Below a plot of the last three orbits of WT1190F. The small red circle is the earth. The big green circle is the orbit of the moon, just to give some scale to the chart (click on it for a bigger version).
Below a plot of the last three orbits of WT1190F. The small red circle is the Earth. For scale, the large green circle is the orbit of the Moon. Notice that its final orbit takes straight into Earth. Credit: Bill Gray / Project Pluto

Additional observations of WT1190F have been made in the past few days confirming its re-entry later tonight. Checking the latest predictions on Bill Gray of Project Pluto’s page, the object will likely be visible from Europe about an hour before “touchdown”. To say it will be moving quickly across the sky is an understatement. Try about 3 arc minutes per second or 3° a minute! Very tricky to find and track something moving that fast.

Three 90-second exposures showing WT1190F zipping across the Rosette Nebula taken on Nov. 11, 2015 at the Konkoly Observatory in Hungary. Credit: Krisztián Sárneczky
Three 90-second exposures showing WT1190F zipping across the Rosette Nebula taken on Nov. 11, 2015 at the Konkoly Observatory in Hungary. Credit: Krisztián Sárneczky

58 minutes later, in the minute of time from 6:18 to 6:19 UT,  WT1190F will move one full hour of right ascension and plummet 34° in declination while brightening from magnitude +8 to +4.5. If you’d like to attempt to find and follow the object, head over to JPL’s Horizons site  for the latest ephemerides and orbital elements. At the site, make sure that WT1190F is in the Target Body line. If not, click Change and search for WT1190F in the Target Body field at the bottom of the window.

WT1190F Re-Entry Trajectory – Data courtesy of Bill Gray, Project Pluto
WT1190F re-Entry Trajectory. The object is expected to break up and fall harmlessly into the ocean. Credit: Bill Gray, Project Pluto

You’ll find updates at Bill Gray’s site. According to the most recent positions, the object will pass almost exactly in front of the Sun shortly before plunging into the ocean. Sri Lanka’s capital, Colombo, is expected to get the best views.

Because the mystery object’s arrival has been fairly well publicized, I hope to update you with a full report and photos first thing tomorrow morning. Like many of you, I wish I could see the show.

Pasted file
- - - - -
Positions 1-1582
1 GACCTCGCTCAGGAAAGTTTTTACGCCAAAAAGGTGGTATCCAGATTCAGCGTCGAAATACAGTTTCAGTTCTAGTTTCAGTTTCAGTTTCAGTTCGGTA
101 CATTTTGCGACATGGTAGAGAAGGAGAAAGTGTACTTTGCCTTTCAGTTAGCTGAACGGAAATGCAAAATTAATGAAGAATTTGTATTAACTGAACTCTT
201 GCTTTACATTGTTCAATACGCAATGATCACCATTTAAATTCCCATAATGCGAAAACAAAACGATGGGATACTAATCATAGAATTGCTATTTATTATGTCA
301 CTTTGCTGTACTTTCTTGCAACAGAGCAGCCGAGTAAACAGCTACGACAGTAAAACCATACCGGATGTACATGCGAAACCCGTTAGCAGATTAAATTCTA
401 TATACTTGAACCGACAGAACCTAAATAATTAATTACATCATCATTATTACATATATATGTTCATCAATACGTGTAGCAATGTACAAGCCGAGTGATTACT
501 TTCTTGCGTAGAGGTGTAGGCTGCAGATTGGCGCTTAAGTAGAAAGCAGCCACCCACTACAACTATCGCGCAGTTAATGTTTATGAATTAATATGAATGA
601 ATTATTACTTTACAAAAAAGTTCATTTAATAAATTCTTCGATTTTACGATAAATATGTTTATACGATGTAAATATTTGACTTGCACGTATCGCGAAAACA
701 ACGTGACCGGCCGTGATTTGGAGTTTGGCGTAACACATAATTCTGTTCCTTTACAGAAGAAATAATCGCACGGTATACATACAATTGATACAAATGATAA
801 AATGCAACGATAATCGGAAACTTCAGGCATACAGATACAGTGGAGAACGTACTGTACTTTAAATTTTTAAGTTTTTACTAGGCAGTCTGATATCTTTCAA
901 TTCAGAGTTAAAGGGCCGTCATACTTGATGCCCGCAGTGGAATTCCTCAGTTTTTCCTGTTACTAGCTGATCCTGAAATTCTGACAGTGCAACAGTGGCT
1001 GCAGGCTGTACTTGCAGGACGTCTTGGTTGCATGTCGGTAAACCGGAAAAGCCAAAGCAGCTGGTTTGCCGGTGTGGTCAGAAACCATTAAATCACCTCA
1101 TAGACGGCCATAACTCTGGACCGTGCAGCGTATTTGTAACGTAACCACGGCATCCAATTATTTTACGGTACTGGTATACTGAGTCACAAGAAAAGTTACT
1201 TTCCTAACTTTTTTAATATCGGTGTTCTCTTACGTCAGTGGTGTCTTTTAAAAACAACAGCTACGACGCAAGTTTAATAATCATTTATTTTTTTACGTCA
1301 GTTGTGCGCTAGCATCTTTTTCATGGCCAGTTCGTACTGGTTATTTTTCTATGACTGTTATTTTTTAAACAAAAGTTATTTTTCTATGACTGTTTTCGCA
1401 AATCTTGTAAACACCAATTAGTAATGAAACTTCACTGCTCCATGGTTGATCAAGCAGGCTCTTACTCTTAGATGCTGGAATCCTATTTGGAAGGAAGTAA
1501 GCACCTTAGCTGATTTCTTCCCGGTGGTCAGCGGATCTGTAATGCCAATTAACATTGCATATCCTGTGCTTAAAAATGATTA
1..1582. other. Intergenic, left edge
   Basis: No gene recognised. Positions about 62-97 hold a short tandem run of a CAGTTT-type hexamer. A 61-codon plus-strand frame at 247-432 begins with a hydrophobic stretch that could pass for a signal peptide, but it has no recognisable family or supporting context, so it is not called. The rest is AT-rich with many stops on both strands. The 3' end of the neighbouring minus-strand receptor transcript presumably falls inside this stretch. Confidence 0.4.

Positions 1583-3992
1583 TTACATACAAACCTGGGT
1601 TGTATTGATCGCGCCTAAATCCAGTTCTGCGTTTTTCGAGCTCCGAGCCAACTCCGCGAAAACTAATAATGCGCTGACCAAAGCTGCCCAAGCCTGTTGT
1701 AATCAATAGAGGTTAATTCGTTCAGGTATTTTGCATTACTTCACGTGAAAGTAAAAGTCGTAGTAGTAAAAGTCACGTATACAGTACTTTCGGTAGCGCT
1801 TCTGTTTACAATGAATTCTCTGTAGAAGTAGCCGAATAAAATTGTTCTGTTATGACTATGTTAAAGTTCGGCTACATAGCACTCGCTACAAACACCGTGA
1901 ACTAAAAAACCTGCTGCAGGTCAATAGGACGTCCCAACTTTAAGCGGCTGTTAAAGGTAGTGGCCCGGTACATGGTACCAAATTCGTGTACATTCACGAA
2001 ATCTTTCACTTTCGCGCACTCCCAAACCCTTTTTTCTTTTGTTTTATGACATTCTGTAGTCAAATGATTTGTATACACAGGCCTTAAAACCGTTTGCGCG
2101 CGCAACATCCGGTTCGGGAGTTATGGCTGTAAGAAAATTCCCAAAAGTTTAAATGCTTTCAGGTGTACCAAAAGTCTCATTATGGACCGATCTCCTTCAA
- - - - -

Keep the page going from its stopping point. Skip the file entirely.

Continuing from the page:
Artificial Object in Trans-lunar Orbit to Impact Earth on November 13

Get ready for a man-made fireball. A object discovered by the Catalina Sky Survey on Oct 3rd temporarily designated WT1190F is predicted to impact the Earth about 60 miles (100 km) off the southern coast of Sri Lanka around 6:20 Universal Time (12:20 a.m CST) on November 13.

The object orbits Earth with a period of about three weeks. Because it was also observed twice in 2013 by the same survey team, astronomers have the data they need to model its orbit and trajectory, and as far anyone can tell,  it’s likely man-made. 

S-IVB stage of Apollo 17. Credit: NASA
The first two stages of the Saturn V rockets used to send the seven Apollo missions to the Moon fell back to Earth, but the third stage (S-IVB), pictured here, propelled the spacecraft into a lunar trajectory. Could this be WT1190F? Credit: NASA

Solar radiation pressure, the physical “push” exerted by photons of sunlight, is proportional to a space object’s area-to-mass ratio. Small, lightweight objects get pushed around more easily than heavier, denser ones. Taking that factor into account in examining WT1190F’s motion over two years, the survey team has indirectly measured WT1190F’s density at about 10% that of water. This is too low to be a typical asteroid made of rock, but a good fit with a hollow shell, possibly the upper stage of a rocket.

Spectacular re-entry of the Jules Verne ATV-1 cargo ship over the Pacific Ocean on September 29, 2008. Still image definition TV camera operated by Jessie Carpenter and Bill Moede of NASA Ames Research Center
Spectacular re-entry of the Jules Verne ATV-1 cargo ship over the Pacific Ocean on September 29, 2008. Still image from a TV camera operated by Jessie Carpenter and Bill Moede of NASA Ames Research Center. A similar spectacle is expected on November 13 south of Sri Lanka.